Page: B1
Date: Friday, May 9, 1997


***** CORRECTION PUBLISHED MAY 10, 1997 *****In Friday's story about the trial of an animal trainer in Colonie, the feminine pronoun "she" incorrectly identified one of the veterinarians who testified. He is Dr. Lee H. Schechter. CHRISTOPHER RINGWALD Staff writer

COLONIE -- In the first day of testimony in the trial of a Latham horse trainer charged with cruelty to animals, two veterinarians compared conditions on the woman's farm last August to that of ``a concentration camp.''      Marie Gaida was charged Aug. 5 after State Police reported finding 19 emaciated and unhealthy horses on her farm at 1133 New Loudon Road. All were removed to other farms, but Gaida is now believed to have yet another five or six horses on her farm, according to the prosecutor, Albany County Assistant District Attorney Kathleen Boland.

    ``The animals were packed into a barn, which was the only shelter for 17 of the horses, many standing in three feet of fecal material,'' Dr. Tatty Hodge said. ``There was no water available, no hay put out, no feed buckets.''      Another veterinarian, Dr. Lee H. Schechter, said the horses she saw at Gaida's farm that day evoked pictures of ``people coming out of concentration camps.''      Gaida's defense attorney, Randall Kehoe, objected to the phrase the second time it was enunciated, by Hodge, as ``extremely prejudicial.'' Town Justice Mary Sweeney allowed it to stand, though she spent much of the day refereeing the lawyers.      Gaida, who faces up to two years in jail if convicted, has maintained her innocence. Last August, she said she was nursing sick animals back to health. The district attorney's office refused to plea bargain the case, wanting Gaida, at a minimum, to give up all her horses and never again own any in New York state.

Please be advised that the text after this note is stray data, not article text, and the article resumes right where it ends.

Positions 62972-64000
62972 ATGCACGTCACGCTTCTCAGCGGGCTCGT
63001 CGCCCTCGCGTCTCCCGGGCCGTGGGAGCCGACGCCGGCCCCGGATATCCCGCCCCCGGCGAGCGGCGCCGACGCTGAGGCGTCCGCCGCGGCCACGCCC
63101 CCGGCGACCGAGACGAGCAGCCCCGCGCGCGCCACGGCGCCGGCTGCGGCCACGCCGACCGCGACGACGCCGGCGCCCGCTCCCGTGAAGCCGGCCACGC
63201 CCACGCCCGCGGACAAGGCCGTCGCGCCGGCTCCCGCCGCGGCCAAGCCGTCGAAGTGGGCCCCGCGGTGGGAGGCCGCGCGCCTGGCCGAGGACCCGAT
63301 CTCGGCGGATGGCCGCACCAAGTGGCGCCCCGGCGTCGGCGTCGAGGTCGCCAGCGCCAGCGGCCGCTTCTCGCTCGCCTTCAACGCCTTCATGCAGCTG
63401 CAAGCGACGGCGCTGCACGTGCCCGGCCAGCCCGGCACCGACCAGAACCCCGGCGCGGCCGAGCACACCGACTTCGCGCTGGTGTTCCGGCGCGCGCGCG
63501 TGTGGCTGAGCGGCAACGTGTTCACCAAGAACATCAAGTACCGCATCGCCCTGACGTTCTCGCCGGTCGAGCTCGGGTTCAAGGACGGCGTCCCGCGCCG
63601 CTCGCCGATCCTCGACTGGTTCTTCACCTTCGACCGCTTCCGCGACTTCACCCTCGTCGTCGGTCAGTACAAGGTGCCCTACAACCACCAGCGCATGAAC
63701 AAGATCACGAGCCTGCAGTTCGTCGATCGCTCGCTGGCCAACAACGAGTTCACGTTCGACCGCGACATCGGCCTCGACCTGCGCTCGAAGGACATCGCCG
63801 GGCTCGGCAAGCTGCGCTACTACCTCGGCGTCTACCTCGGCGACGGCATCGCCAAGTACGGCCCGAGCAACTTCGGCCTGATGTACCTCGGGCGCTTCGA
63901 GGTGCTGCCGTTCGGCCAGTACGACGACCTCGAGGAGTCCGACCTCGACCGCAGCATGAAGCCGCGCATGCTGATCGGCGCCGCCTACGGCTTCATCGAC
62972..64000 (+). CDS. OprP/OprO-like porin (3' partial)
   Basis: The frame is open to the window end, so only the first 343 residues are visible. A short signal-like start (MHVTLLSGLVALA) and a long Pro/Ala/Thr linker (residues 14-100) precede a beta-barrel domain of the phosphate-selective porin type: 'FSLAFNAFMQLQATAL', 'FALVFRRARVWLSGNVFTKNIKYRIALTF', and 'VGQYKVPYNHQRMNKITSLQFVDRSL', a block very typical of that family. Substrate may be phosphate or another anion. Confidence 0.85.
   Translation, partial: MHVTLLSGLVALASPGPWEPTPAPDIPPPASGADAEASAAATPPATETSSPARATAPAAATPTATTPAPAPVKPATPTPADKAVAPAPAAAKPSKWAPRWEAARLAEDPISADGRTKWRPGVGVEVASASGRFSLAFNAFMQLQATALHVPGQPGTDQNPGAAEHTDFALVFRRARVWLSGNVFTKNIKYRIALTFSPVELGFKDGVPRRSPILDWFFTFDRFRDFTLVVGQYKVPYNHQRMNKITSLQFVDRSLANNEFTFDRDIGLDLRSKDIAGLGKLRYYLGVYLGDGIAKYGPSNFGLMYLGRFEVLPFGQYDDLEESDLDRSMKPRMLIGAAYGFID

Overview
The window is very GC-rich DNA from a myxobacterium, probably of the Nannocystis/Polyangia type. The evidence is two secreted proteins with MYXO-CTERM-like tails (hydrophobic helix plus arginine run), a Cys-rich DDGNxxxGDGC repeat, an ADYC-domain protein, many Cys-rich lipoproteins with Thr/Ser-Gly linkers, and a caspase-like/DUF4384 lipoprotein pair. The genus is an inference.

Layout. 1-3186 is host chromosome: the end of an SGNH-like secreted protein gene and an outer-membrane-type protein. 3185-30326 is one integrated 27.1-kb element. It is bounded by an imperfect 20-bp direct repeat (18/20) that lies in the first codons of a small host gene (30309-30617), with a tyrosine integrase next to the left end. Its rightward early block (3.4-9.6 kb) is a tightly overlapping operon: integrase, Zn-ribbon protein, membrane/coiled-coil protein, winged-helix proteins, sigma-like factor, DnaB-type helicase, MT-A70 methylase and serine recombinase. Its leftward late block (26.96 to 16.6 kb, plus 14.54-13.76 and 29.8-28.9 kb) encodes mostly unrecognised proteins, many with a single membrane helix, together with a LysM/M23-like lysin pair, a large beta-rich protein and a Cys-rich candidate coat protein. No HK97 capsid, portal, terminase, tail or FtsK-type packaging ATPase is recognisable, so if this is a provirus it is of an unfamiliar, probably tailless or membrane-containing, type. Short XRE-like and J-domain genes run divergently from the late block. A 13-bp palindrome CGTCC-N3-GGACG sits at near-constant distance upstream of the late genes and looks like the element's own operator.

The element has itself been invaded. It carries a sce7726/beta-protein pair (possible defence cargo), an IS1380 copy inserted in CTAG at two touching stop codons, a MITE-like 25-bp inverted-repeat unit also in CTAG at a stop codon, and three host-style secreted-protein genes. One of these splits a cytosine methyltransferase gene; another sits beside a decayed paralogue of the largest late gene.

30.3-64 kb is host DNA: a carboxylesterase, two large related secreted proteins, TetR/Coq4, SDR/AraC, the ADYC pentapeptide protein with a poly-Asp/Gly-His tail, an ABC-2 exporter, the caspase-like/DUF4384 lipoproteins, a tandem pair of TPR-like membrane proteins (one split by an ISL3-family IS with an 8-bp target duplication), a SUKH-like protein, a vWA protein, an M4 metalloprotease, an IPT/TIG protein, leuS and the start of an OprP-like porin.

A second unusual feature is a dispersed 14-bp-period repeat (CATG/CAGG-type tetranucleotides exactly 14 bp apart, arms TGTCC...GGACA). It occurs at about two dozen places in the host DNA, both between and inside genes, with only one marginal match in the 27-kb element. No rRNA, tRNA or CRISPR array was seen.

The trial is unique for Colonie Town Court in that it is being held during the day instead of at night because of its expected duration. Town Court handled 3,600 criminal cases in 1996.      The jury of four women and two men, all middle-aged or younger, examined photos of the horses in question and listened to the sometimes gruesome descriptions with little visible reaction.      ``Most of the horses had numerous bites and kick marks,'' Hodge said. ``There was one chestnut mare who could not move.''      Schechter recalled his estimate that most of the horses were nearing death without intervention. ``I didn't think 30 percent of them could survive another winter,'' he said.      The case was based on the work of State Police Investigator Susan McDonough, who last August offered descriptions like those of the veterinarians she took to Gaida's farm.      In cross-examination, Kehoe established that Schechter had visited Gaida's farm 51 times before 1986 on veterinary calls. In an apparent effort to compromise Schechter's testimony, Kehoe intimated that the two had a falling out. In reply, the Clifton Park veterinarian called Gaida difficult, her farm unsafe and the horses routinely underfed.      But there was no animosity, he said, adding ``I just stopped being her veterinarian.''

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